Getting rid of it involves experiencing it on a worse-than-ever scale.
Because getting rid of dissociation (probably) involves talking about a lot of uncomfortable topics in therapy, getting rid of it is especially challenging. Talking about trauma, the thing that likely triggered the dissociation in the first place, really reminds it why it needs to stick around. Quick! Feelings! To the fore! In all honesty, feelings are tricky enough to deal with without having a constant mind-bodyguard making it even more difficult. I suppose this is probably also helpful, which brings me to the pros of dissociation (yes, there actually are some):
Robot mode for difficult times or memories.
Even though I cry more than the average person and am super sensitive, dissociation gives me the ability to go into robot mode in particularly difficult situations. Oh, someone died? Here, let me cry while also somehow watching myself cry. I feel all the difficult things through a veil, so I rarely ever break down where others would or do.
Likewise, events that likely led to the dissociation are neatly boxed away in my mind-cabinets, resting there. This means I often experience things without being able to make sense of them, but it’s great to be able to live my everyday life without having to constantly experience or think about the past. It’s like sweeping things under the rug without any effort at all!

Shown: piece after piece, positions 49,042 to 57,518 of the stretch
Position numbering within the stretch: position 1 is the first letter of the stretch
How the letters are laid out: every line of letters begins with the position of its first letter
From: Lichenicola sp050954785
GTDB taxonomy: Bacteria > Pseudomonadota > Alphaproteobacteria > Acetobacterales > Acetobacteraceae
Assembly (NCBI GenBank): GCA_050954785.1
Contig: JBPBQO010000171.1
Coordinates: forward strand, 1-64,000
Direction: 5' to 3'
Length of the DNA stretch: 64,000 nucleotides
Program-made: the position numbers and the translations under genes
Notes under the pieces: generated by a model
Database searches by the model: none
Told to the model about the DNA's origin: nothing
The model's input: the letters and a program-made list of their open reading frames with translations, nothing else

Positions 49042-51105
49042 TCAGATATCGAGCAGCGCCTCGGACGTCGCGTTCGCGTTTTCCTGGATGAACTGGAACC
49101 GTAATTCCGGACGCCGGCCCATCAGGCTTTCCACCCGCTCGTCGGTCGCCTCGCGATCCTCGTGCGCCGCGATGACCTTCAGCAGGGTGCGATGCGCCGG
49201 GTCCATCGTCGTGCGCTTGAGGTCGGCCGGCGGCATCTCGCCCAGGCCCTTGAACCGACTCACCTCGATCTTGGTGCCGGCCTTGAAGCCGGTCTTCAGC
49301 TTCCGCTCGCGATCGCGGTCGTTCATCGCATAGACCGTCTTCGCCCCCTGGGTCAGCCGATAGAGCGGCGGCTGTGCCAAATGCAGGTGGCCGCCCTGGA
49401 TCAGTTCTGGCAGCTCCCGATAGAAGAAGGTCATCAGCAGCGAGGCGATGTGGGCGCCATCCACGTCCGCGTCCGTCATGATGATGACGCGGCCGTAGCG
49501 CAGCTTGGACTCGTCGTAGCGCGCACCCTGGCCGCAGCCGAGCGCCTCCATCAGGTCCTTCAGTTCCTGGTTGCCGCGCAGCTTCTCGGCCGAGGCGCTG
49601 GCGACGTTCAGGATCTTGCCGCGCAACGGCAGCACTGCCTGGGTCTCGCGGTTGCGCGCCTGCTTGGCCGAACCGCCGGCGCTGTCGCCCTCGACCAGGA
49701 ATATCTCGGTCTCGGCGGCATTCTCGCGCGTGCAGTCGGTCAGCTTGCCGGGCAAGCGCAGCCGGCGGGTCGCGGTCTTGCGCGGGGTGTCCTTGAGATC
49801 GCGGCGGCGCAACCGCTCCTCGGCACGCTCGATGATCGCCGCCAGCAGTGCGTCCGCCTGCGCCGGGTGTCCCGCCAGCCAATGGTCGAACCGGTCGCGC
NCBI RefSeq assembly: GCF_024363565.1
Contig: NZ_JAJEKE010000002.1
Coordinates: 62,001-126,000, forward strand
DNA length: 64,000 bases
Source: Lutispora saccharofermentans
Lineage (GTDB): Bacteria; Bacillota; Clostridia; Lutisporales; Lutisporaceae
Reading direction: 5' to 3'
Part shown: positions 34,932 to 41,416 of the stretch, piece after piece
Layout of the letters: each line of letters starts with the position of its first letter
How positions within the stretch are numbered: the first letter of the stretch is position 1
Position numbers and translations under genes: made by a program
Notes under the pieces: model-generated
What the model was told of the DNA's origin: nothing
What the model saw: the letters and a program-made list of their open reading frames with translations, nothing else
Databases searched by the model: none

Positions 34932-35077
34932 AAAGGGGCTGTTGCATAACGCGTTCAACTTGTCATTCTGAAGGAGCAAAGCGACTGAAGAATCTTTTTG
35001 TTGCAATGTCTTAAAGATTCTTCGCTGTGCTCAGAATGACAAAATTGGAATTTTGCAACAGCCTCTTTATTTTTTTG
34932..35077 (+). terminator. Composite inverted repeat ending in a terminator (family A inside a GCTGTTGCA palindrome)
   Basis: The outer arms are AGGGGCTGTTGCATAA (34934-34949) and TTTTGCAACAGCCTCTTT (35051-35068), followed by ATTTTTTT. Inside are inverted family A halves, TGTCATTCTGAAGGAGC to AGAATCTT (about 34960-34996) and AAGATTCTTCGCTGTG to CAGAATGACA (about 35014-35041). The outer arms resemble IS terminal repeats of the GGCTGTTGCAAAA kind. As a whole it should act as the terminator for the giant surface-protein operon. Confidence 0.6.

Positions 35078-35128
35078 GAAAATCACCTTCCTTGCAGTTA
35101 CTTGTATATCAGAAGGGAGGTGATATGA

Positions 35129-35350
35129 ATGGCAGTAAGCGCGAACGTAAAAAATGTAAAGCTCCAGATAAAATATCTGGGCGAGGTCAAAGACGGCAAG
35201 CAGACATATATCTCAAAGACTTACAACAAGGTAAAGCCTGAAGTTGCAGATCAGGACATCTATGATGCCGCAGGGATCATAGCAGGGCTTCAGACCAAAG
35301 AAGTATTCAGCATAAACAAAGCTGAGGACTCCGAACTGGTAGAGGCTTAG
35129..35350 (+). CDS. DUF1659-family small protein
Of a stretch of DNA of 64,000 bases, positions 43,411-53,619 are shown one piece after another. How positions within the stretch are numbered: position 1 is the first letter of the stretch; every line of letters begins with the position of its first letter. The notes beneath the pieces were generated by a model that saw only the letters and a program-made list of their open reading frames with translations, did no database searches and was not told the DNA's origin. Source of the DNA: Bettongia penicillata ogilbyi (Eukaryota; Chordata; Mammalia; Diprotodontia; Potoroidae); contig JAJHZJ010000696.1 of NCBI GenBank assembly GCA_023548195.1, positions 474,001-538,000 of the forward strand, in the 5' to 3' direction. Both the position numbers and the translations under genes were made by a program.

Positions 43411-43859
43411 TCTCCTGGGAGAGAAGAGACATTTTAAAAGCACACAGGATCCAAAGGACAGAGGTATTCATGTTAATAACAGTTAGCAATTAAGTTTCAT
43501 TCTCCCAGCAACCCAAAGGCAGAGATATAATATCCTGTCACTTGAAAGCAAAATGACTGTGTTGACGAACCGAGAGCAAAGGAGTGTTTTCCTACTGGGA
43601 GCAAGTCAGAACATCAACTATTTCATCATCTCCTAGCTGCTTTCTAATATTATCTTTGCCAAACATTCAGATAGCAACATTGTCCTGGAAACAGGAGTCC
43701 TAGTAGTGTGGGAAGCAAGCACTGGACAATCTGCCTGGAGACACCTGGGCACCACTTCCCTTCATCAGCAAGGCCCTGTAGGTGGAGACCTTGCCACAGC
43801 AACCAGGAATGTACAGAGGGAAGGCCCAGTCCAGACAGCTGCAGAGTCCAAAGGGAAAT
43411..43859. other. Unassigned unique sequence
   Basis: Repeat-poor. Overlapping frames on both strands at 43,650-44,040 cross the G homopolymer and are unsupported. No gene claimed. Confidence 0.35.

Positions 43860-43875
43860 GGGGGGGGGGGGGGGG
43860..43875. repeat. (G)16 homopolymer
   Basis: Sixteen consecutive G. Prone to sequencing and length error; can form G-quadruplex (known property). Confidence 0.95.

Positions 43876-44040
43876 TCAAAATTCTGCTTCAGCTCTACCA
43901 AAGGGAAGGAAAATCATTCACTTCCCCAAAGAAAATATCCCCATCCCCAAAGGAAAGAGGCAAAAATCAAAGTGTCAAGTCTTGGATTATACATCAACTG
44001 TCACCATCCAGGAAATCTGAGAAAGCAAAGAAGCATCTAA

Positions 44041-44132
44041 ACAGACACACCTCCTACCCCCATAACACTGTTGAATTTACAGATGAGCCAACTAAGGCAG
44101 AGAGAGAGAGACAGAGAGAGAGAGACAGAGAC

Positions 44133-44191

It isn’t a constant.
Although feeling detached from the present is my everyday reality, it isn’t always that bad. Some days, I can forget about it. A lot of people have it worse -– most difficulties that people face are constant, and the severity doesn’t wax or wane depending on moods or events. I’m grateful that it isn’t always severe, and that some days it eases up to a light mist.
Becoming engrossed in films or books is pretty easy.
When I watch a movie or read a book, I become utterly absorbed into it. Because my life sort of feels like a movie, watching a movie provides this new life; I am able to really feel like I’m experiencing things through the main character’s eyes (of course, sad movies leave me pretty crushed, and TV or book series finales are always a sad affair). It’s one of the main reasons I really love these other little worlds –- I am basically a part of them for the allotted running time and the characters are really my best friends. The only part that isn’t so great is when a long or particularly engrossing movie ends, and it sort of feels as though eight hours have passed.
Of course, dissociation isn’t always fun, but acknowledging the quirky pros of this sometimes-useful mechanism really allows me to see things differently. If not for that, I’d be miserable 91% of the time (the other 9% would be spent watching television.